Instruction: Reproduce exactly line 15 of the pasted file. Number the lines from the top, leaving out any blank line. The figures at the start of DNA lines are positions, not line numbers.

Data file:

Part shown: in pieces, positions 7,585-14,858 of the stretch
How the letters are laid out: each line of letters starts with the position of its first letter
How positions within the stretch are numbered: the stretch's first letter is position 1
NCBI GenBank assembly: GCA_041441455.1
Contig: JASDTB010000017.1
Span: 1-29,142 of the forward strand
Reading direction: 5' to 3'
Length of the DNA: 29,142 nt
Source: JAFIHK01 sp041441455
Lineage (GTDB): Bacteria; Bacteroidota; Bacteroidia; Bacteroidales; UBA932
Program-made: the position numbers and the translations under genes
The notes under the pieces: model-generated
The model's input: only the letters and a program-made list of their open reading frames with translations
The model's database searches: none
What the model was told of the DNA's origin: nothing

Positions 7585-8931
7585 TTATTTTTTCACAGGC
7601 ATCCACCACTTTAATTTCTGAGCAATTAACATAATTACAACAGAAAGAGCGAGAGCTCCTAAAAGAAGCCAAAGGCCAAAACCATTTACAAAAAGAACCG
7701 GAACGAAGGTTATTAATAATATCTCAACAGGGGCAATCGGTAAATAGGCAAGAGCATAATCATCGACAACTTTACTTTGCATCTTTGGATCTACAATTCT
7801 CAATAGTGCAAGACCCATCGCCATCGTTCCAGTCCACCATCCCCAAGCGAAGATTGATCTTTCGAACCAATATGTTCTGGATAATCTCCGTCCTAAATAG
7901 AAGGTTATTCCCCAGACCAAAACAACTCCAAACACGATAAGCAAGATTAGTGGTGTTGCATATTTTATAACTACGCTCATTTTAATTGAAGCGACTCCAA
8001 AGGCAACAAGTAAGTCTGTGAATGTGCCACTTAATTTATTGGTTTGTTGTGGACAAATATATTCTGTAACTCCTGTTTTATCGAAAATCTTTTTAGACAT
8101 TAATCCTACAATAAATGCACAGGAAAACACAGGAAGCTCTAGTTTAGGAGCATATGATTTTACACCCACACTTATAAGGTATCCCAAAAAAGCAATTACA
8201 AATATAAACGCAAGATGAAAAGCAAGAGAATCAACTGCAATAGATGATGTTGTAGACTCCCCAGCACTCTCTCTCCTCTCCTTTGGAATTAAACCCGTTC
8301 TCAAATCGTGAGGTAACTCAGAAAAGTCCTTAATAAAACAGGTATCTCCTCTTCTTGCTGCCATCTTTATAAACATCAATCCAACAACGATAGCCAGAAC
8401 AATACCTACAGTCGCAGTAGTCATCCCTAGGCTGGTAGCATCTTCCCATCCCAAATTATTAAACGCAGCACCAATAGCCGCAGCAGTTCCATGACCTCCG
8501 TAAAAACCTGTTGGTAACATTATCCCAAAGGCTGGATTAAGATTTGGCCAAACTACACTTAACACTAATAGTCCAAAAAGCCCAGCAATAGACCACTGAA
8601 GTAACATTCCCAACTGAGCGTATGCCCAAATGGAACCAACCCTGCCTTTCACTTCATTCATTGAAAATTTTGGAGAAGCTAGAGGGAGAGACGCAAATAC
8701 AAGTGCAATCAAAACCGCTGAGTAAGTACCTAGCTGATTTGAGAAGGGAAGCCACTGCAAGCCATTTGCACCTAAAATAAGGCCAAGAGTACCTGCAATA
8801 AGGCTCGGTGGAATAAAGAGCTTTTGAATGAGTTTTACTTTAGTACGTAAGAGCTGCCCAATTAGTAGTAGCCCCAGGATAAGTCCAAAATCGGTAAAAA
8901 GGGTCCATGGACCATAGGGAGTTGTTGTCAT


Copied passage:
What the model was told of the DNA's origin: nothing